Roosevelt Campobello International Park
Interesting: a New Brunswick (Canada) island that can be reached by land only from the USA that is home to a joint US-Canadian international park in memory of President Franklin Delano Roosevelt.
A Canadian island with an Italian-sounding name on which an American president spent his summers? These little mysteries are not at all as difficult to solve as one might suppose.
If you have your passport, you can visit Campobello Island and Roosevelt Campobello International Park in a day-trip by car from Bar Harbor ME, a 105-mile (169-km), 2.5-hour drive (one-way) trip; or, even easier, stay in Lubec, Maine, just over the border from the island—or stay on the island itself.
Bring Your Passport!
Crossing from Lubec to Campobello Island, Canadian Immigration officers will request your passport or passport card to enter Canada and—even more important for US citizens— you will need your passport to re-enter the USA. More...
You're on Atlantic Time!
After crossing the border into the Canadian province of New Brunswick, you'll be on Atlantic Time, one hour ahead of Eastern Time, so when it's 12:00 noon in Maine it's 1:00 pm in New Brunswick.
All the Way Down East
The coastal highway, US 1, winds east and north from Mount Desert Island, Maine (map). You might want to wander south along ME 186 for views of the scenic Schoodic Peninsula. If not, head ever northeastward to Lubec.
Where to Stay & Dine
Campobello has a few inns and motels, small restaurants, and one fine-dining restaurant.
Although some of the historic summer cottages in Roosevelt Campobello International Park are set up as lodging, they are used only for groups. Individual travelers cannot stay in the park's properties.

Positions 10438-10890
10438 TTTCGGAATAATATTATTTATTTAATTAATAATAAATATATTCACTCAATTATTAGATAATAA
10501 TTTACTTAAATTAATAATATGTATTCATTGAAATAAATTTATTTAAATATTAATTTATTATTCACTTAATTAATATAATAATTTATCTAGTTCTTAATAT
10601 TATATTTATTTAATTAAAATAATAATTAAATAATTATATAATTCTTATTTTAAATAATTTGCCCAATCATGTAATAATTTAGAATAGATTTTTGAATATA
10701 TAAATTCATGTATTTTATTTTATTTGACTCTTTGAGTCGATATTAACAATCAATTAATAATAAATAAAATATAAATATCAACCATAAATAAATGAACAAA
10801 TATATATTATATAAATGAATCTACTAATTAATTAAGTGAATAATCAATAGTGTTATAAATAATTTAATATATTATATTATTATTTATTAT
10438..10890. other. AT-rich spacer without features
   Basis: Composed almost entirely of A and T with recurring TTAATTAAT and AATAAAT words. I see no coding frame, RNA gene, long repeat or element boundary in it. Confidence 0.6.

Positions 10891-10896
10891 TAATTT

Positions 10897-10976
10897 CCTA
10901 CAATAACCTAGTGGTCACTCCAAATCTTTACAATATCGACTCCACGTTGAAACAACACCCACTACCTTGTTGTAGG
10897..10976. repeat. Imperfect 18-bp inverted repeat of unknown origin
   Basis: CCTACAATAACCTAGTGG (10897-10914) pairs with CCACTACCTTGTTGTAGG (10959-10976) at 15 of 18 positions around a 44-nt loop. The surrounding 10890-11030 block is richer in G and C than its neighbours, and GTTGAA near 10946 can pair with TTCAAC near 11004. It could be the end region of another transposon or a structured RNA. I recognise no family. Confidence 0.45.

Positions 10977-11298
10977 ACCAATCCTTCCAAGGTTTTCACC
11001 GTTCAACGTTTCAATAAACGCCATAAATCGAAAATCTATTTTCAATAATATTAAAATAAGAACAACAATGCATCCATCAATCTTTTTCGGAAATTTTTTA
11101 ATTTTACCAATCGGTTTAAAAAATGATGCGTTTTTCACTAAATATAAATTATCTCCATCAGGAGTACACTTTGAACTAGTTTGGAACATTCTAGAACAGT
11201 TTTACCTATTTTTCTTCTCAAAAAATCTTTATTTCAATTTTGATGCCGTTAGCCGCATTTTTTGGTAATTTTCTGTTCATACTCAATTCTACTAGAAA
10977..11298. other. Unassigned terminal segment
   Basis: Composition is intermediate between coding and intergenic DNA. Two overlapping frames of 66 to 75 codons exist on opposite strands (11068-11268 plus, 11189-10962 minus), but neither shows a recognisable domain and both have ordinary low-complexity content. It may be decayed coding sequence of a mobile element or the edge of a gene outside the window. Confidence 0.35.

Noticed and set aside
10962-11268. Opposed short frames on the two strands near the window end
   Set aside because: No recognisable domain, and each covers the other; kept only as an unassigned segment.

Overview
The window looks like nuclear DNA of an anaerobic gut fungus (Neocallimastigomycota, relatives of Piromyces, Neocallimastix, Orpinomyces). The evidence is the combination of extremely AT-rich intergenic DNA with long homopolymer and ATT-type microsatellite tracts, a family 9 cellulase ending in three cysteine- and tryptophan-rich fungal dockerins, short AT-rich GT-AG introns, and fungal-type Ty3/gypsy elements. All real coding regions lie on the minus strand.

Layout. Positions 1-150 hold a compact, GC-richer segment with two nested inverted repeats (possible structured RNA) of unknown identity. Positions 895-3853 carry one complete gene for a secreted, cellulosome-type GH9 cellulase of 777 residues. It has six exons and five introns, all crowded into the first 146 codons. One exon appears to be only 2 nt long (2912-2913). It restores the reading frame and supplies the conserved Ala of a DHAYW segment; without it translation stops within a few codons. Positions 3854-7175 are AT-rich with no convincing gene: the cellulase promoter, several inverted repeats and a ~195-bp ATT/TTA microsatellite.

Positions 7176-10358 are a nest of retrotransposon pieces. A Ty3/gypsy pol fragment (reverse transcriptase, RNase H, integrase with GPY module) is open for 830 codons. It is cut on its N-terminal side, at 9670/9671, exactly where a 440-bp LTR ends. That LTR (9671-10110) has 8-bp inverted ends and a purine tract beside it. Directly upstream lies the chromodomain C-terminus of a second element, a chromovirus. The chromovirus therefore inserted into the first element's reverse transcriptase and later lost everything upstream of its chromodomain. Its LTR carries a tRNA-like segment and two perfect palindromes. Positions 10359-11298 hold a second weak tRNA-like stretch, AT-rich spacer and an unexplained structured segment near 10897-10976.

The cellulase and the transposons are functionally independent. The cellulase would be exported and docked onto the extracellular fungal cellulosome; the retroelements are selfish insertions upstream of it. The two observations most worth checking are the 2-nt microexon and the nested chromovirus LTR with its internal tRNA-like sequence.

Most atmospheric and historic of the inns open to individual travelers is the 9-room Owen House in Welshpool. Use this handy Hotel Map with Prices to find the lodgings you want on or off the island:
Among the few small restaurants on Campobello Island, The Fireside stands out as by far the best, a fine-dining establishment in the historic building where Franklin D Roosevelt conceived and broadcast some of his fireside chats. More...
A Bit of History
In 1767 the island, part of Nova Scotia, was granted by Governor William Campbell to Captain William Owen, who added two 'o's to Campbell's surname for exotic flavor and thus named the island in his benefactor's honor.
The province of New Brunswick was not formed until 1784, when large numbers of United Empire Loyalists fled New England to live in King George III's still-loyal dominions to the north. Campobello Island is now part of New Brunswick.
Besides the international bridge between Campobello Island and Lubec, in summer there are car ferries connecting Campobello with Deer Island, New Brunswick, from which you can take other ferries to Eastport, Maine, or the New Brunswick mainland at L'Etete in order to reach the delightful resort town of St Andrews by-the-Sea. More...
The Roosevelt Campobello International Park is the only park of its kind in the world: located in Canada but reached by road only from the USA, it is adminstered by both nations in honor of its most famous former residents, President Franklin D Roosevelt and First Lady Eleanor Roosevelt.
The Visitor Centre.
How to Visit the Park
The Roosevelt Cottage is now part of Roosevelt Campobello International Park, a joint American-Canadian effort. The cottage is open from mid-May (the Saturday prior to Memorial Day) through mid-October (including US Columbus/Indigenous Peoples' Day/Canadian Thanksgiving) from 9am to 5pm Eastern Time (10am to 6pm Atlantic Time).